Friday, August 25, 2006

[cosmos] pluto no longer a planet - official

Pluto was stripped of its status as a planet in Prague on Thursday, when astronomers from around the world redefined it as a "dwarf planet," leaving just eight classical planets in the solar system. Pluto is no stranger to controversy. In fact, it's been dogged by disputes ever since its discovery in 1930.

Many astronomers contend the ninth rock from the sun never deserved to be a full planet in the first place.

Discovered by Clyde Tombaugh of Arizona's Lowell Observatory, Pluto was classified as a planet because scientists initially believed it was the same size as Earth. It was the only known object in the Kuiper Belt and in 1978, it was found to have a moon - Charon. But in the 1990s, more powerful telescopes revealed numerous bodies similar to Pluto in the neighborhood.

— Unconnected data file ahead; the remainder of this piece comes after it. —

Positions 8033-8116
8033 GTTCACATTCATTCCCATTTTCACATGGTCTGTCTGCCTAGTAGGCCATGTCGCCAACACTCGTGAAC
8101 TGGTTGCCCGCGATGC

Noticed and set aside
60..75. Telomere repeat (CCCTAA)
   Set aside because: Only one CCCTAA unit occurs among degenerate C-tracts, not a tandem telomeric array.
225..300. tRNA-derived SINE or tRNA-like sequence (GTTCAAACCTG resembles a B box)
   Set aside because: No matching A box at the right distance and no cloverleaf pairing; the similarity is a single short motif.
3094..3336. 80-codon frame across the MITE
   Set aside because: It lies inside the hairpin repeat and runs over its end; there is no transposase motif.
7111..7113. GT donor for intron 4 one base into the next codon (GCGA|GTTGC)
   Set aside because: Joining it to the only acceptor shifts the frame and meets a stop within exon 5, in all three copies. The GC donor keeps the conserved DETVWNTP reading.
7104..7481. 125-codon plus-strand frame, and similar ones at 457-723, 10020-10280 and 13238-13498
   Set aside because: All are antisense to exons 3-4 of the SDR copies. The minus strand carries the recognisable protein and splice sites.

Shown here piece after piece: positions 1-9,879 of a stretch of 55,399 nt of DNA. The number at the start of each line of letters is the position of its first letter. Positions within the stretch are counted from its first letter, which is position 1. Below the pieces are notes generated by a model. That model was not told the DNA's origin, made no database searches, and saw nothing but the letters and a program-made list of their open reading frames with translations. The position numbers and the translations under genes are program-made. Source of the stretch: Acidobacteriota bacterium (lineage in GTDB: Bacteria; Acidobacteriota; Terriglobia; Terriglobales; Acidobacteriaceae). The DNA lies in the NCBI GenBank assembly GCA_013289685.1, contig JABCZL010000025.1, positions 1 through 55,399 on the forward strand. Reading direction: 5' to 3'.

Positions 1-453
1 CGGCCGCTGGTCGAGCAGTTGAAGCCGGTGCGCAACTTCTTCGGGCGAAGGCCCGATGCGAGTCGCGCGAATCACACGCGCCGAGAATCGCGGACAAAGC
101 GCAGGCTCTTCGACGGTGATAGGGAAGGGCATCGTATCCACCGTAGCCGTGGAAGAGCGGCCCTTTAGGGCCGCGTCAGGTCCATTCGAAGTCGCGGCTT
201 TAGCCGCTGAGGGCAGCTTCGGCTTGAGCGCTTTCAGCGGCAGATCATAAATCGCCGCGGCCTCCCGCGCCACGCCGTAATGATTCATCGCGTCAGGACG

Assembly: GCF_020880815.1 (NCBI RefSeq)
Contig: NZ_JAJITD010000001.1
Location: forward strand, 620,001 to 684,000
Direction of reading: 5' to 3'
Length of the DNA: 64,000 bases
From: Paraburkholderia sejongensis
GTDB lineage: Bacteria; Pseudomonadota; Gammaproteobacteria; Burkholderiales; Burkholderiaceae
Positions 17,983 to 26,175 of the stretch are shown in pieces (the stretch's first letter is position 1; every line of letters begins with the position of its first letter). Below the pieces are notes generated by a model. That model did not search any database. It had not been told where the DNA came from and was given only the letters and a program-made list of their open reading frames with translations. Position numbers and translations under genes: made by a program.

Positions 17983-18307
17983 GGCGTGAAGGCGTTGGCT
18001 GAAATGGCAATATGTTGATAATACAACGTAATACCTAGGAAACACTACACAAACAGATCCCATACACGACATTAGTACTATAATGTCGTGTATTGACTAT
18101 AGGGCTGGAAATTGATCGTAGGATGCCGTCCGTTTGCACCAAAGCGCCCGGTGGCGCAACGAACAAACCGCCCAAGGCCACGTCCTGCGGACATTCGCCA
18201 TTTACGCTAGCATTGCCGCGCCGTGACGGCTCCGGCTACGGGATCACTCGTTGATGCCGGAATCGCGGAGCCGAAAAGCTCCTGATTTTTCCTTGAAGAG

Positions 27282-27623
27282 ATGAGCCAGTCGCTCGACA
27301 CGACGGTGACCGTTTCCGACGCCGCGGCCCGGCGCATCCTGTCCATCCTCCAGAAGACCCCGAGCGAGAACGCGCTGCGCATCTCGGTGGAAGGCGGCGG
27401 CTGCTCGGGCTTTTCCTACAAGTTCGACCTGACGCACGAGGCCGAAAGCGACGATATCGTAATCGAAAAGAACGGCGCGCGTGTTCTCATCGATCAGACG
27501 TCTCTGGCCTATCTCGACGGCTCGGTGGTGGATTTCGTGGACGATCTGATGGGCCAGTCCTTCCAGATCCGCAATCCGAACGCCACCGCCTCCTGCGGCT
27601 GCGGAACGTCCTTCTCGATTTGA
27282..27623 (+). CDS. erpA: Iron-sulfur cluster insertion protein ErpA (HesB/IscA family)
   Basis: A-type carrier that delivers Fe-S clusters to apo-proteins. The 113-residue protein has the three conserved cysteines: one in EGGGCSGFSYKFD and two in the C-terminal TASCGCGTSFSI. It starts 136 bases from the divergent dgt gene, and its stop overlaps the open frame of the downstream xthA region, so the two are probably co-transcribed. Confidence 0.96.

Scientists agree that to be called a planet, a celestial body must be in orbit around a star while not itself being a star. It also must be large enough in mass for its own gravity to pull it into a nearly spherical shape and have cleared the neighborhood around its orbit.

Pluto's reaction to its downgrading has not been recorded.

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